Dear Crucial Skills,
Whenever my husband and I get into a conversation that he doesn’t want to continue, he will resort to saying something like, “You always have to have things your way,” and will refuse to continue the conversation. This always leaves issues unresolved and interferes with other areas of our life. How can I get around this?
When we teach Crucial Conversations Training and ask for the kinds of challenges people are facing, this issue comes up in several ways. Some talk about being married to a mime. Others comment that their spouse seems to have a completely different idea about the number of words needed to discuss a tough topic–particularly at home. Still others share that their spouse will talk about everything and anything except what really matters–then retreat into silence.
This issue is so common and so tough that we’ve addressed it at some length in both “crucial” books in the “Yeah, But . . .” chapters. In Crucial Conversations, it’s “Yeah, but my spouse is the person you talked about earlier. You know, I try to hold a meaningful discussion, I try to work through an important issue, and he or she simply withdraws. What can I do?” In Crucial Confrontations, there are two: “Yeah, but my spouse never wants to talk about anything. I experience a problem with him, and he tells me not to worry or not now or I’ve got it all wrong, or he just turns back to the TV set and says he’ll get back to me later. But he never does.” “Yeah, but I keep bringing up the same problems over and over, and my spouse and children continue in their old ways. It makes me feel like a nag, and I don’t want to be a nag.” There are more detailed answers in the books than I can provide here, but let me tackle a couple of points.
First and foremost, we need to start with heart. Before you open your mouth, ask yourself the questions that will help you get to mutual purpose. “What do I REALLY want for me? For the other person? For our relationship?” This question helps you fine-tune your motive and helps move your intentions from possibly self-centered and short-term to mutual and long-term. This also helps you make sure that when you share what you’re thinking you are starting from a safe place rather than leading with emotions and accusations.
Key, however, to solving this issue is getting to the right conversation. In Crucial Confrontations, we describe a process to help you choose between Content, Pattern, and Relationship discussions.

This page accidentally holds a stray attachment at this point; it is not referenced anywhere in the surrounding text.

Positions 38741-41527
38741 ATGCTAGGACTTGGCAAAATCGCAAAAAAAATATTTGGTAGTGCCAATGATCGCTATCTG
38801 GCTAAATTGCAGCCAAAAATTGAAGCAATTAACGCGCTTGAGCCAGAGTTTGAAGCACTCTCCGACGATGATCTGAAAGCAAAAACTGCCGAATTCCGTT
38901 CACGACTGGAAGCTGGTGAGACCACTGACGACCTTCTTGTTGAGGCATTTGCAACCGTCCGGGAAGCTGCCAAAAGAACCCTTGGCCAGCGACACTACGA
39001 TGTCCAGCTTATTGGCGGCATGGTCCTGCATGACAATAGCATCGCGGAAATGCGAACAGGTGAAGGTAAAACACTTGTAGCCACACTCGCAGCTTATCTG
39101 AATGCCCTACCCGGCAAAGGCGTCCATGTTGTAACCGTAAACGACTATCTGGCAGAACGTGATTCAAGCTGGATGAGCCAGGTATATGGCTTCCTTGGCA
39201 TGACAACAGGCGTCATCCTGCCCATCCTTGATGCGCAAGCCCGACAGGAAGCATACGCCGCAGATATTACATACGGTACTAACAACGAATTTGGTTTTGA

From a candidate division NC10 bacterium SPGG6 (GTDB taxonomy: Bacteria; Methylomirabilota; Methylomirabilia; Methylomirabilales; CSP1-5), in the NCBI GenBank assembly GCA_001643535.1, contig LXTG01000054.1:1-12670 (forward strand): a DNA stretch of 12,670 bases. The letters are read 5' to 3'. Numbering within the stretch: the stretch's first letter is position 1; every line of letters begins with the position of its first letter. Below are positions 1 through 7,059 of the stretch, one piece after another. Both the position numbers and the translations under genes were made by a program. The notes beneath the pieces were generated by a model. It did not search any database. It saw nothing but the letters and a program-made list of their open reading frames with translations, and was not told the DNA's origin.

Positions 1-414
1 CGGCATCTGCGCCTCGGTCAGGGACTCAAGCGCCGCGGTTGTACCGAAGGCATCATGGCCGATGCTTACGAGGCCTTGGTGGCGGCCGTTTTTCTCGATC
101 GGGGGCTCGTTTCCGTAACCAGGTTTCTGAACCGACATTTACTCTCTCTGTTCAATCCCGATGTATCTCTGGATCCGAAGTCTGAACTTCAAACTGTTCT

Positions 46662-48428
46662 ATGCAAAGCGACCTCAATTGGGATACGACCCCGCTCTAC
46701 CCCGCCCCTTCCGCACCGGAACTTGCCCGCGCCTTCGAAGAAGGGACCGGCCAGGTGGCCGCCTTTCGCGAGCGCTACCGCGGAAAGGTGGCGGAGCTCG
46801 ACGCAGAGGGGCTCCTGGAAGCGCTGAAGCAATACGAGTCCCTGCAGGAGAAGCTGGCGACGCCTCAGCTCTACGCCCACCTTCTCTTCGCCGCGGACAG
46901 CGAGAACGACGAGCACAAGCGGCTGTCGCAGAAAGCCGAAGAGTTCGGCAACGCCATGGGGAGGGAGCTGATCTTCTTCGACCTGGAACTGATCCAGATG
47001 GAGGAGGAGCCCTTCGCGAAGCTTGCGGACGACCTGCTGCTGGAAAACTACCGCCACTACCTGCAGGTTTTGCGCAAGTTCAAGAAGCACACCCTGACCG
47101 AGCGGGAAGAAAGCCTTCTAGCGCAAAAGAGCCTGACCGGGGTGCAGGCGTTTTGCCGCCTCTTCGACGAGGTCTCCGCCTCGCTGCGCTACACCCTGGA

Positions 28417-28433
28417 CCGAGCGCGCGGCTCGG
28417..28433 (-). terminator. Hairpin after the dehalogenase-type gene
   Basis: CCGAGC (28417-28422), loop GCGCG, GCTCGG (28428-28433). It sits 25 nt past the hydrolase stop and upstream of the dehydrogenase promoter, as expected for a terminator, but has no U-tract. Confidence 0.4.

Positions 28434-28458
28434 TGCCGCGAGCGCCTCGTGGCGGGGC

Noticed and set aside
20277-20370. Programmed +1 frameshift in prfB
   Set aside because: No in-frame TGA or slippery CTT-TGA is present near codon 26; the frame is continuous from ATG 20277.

In relationships that are stressed, talking about content is not going to work. Content issues could include not cleaning the garage, not coming home on time, spending too much money, etc. What you’ve described in your question is clearly pattern and relationship. The problem is a pattern. It is recurring. It’s affecting your relationship in many ways. So I’d suggest you talk about talking. It might sound something like this: “Could we talk about how we communicate? I’d like to understand how we each view how we talk together and what we both want. Last time we talked you said that I was trying to get my way, and I don’t want to come across that way. I want to talk things out so we both agree if we can. Would that be okay?” If he agrees, he might ask, “Okay, where do we start?” You might then respond, “I’ve noticed that when an issue is important, we start talking and if we see things differently, you cut off the conversation just when I want to talk more. Can you help me understand what’s going on?”
Of course, there is no one set of scripts that work. The important part is that you have put the right issues on the table–pattern and relationship–and you are sincerely interested in understanding where your spouse is coming from. If you make it safe enough, you can also be candid in what you observe about your spouse’s behaviors and how those impact you. This is give and take. This is dialogue.
Crucial conversations are interactions about high-stakes, emotional issues that two people see differently. Remember that you can talk them out, or act them out. The challenge here is to talk about the right issue.
The ideas expressed in this article are based on the skills and principles taught in Crucial Accountability. Learn more about Crucial Accountability.